The insecure man of Europe
by Robert Fulford

(The National Post, 30 April 2016)

President Recep Erdogan of Turkey is regarded as stern, proud and despotic, but lately we have learned that he's also extremely sensitive. Negative remarks wound him seriously. He's almost always in a state of high dudgeon. Since becoming president he's sued at least 1,845 individuals for libel. He recently warned reporters at a press conference that he'll sue more of them if they keep insulting him.

After 11 years as prime minister, Erdogan promoted himself to president in 2014. In earlier days he was considered a reformer planning to modernize the economy and the laws of Turkey. He even favoured making peace with Turkey's Kurdish minority. But in his new role he's changed his mind. He's lost interest in European Union-suggested reforms and he's clearly no friend of the Kurds. Instead, his main interest seems to be his reputation.

Libel is no trivial matter for a president in Turkey. Aside from financial penalties, insulting the president carries a maximum of four years in prison. Erdogan's desire to punish his critics, or at least elicit apologies from them, has turned into a free-speech issue in several European countries.

A poem ignited the controversy.

It was written, and read on TV and radio, by Jan Boehmermann, a German satirist of modest reputation. Der Spiegel claims this five-minute item has unsettled all Germany, which (Der Spiegel notes) "normally doesn't spend much time thinking about satire and art and the freedoms associated with them."

The poem says Erdogan is "dumb as a post, cowardly and uptight," not to mention "lice-ridden."

Then it gets vicious. Erdogan, affronted, diplomatically reminded Berlin of an archaic section of the German Criminal Code that makes it illegal to insult representatives of foreign nations. The German government must approve a prosecution.

The controversy blossomed when Chancellor Angela Merkel decided (over the objections of her foreign minister and justice minister) that Boehmermann could be prosecuted.

This decision aroused suspicion when journalists and politicians recalled that Merkel had announced her intention to eliminate that clause. Apparently she was trying to appease Erdogan so that Turkey would go ahead with its plan to help the EU with the migration crisis.

The German police, perhaps anxious to get a role in this drama, arrested a musician named Bruno Kramm, the founder of Generation Goth and a member of the Pirate Party. His crime was to quote a line from the poem at a rally in support of Boehmermann.

Erdogan's anger spread farther. Ebru Umar, a Dutch-Turkish columnist for Metro newspaper in the Netherlands, was arrested by Turkish police for offensive tweeting. While on holiday in Turkey, she was awakened from her bed by police, interrogated, kept overnight and forbidden to leave the country until two of her tweets could be fully investigated and the authorities could decide whether or not to charge her with insulting Erdogan. Among other things, Umar criticized Turkey's consulate in Rotterdam for asking Turks in the Netherlands to report anyone insulting Turkey or Erdogan.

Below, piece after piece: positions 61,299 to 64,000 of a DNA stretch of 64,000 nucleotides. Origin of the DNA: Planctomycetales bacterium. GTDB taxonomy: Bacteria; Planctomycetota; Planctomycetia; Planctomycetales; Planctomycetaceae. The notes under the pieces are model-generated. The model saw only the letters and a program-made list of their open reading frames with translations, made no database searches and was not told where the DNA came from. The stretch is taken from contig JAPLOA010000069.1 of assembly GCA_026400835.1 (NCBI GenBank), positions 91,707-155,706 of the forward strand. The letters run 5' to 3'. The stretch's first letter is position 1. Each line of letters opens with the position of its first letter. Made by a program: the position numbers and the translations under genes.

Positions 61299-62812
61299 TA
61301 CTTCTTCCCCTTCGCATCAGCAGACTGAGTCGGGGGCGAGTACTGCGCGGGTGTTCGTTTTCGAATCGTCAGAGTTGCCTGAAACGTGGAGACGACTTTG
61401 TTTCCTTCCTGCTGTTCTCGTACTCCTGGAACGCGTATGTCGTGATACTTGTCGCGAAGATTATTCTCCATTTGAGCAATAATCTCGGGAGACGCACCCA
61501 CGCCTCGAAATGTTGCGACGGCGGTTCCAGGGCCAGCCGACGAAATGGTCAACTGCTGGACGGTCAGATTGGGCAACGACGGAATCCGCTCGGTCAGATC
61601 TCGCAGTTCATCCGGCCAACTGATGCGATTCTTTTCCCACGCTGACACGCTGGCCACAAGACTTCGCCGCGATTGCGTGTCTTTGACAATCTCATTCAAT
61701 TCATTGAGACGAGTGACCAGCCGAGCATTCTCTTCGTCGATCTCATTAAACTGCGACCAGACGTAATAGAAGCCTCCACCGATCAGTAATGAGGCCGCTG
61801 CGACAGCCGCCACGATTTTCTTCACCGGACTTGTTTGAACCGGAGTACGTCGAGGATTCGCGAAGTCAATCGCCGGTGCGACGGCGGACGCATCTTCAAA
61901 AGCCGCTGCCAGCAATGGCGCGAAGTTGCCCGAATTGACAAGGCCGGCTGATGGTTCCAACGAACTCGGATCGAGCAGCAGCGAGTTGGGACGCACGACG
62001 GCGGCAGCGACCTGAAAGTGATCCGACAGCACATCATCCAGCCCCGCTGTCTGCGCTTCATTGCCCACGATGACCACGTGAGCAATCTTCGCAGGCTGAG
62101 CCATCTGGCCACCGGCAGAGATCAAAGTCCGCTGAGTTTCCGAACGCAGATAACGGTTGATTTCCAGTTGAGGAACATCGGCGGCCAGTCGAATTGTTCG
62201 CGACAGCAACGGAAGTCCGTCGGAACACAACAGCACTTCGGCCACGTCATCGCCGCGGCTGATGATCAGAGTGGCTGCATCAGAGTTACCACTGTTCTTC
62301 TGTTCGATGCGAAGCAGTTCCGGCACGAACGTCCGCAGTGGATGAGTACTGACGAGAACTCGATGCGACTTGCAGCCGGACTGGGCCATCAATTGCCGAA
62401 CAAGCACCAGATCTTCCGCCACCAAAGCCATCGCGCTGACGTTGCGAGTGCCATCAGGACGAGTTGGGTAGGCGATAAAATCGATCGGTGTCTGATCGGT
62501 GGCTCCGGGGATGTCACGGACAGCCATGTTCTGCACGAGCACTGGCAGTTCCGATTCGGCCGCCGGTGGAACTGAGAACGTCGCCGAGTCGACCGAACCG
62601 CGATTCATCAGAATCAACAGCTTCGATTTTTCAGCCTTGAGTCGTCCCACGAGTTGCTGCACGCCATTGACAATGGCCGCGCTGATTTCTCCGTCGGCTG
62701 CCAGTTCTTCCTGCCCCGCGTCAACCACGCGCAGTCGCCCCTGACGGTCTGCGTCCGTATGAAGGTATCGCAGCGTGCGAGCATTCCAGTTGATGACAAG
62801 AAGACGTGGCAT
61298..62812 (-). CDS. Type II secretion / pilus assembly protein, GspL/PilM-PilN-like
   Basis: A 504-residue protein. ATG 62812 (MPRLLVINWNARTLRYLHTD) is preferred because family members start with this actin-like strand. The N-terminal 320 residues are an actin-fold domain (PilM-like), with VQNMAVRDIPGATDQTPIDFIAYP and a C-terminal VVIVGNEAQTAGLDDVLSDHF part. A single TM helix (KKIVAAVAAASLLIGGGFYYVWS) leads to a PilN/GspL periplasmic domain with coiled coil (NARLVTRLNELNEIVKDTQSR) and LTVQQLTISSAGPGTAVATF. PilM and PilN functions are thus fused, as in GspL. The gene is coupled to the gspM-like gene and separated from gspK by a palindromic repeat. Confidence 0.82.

Turkish consulates elsewhere stand on guard for Erdogan's dignity. The consulate in Geneva recently asked the city to intervene in a photography exhibit. One picture showed Berkin Elvan, a 15-year-old Istanbul boy who was out to buy his family's bread when he wandered into an anti-government protest and was killed by a tear-gas canister fired by police.

He died in 2014, inspiring demonstrations in foreign as well as Turkish cities. The caption on the picture reads: "My name is Berkin Elvan. The police killed me on the orders of the Turkish prime minister." The Geneva city council let it stay in place, arguing that the Swiss still believe in free speech.

Erdogan's now-famous lack of tolerance for criticism has turned into a ready-made joke and a freepress issue for comedians and journalists. If Erdogan has registered his name on Google Alerts, as we can be certain he has, he knows by now that various publication have called him "The Thinnest-Skinned President in the World" and "The World's Most Insulted President."

A Dutch newspaper published a cartoon in which Erdogan appears as an ape crushing free speech. Britain's Spectator magazine challenged its readers with an Insult Erdogan Poetry Contest and received a satisfyingly large pile of entries. In Germany, Mathias Doepfner, who runs Springer Verlag, publisher of the big tabloid Bild, wrote that he supports everything in the Boehmermann poem. German culture pages praised it as the only real satire anybody can produce these days.

Donald Tusk, the president of the EU Council, has implied that Erdogan's extreme sensitivity is a threat to free speech. Tusk said that when he was prime minister of Poland he had grown a thick skin: "The line between criticism, insult and defamation is very thin. The moment politicians decide which is which can mean the end of freedom of expression." Erdogan has many skills but it seems unlikely that thickening his skin is one of them.

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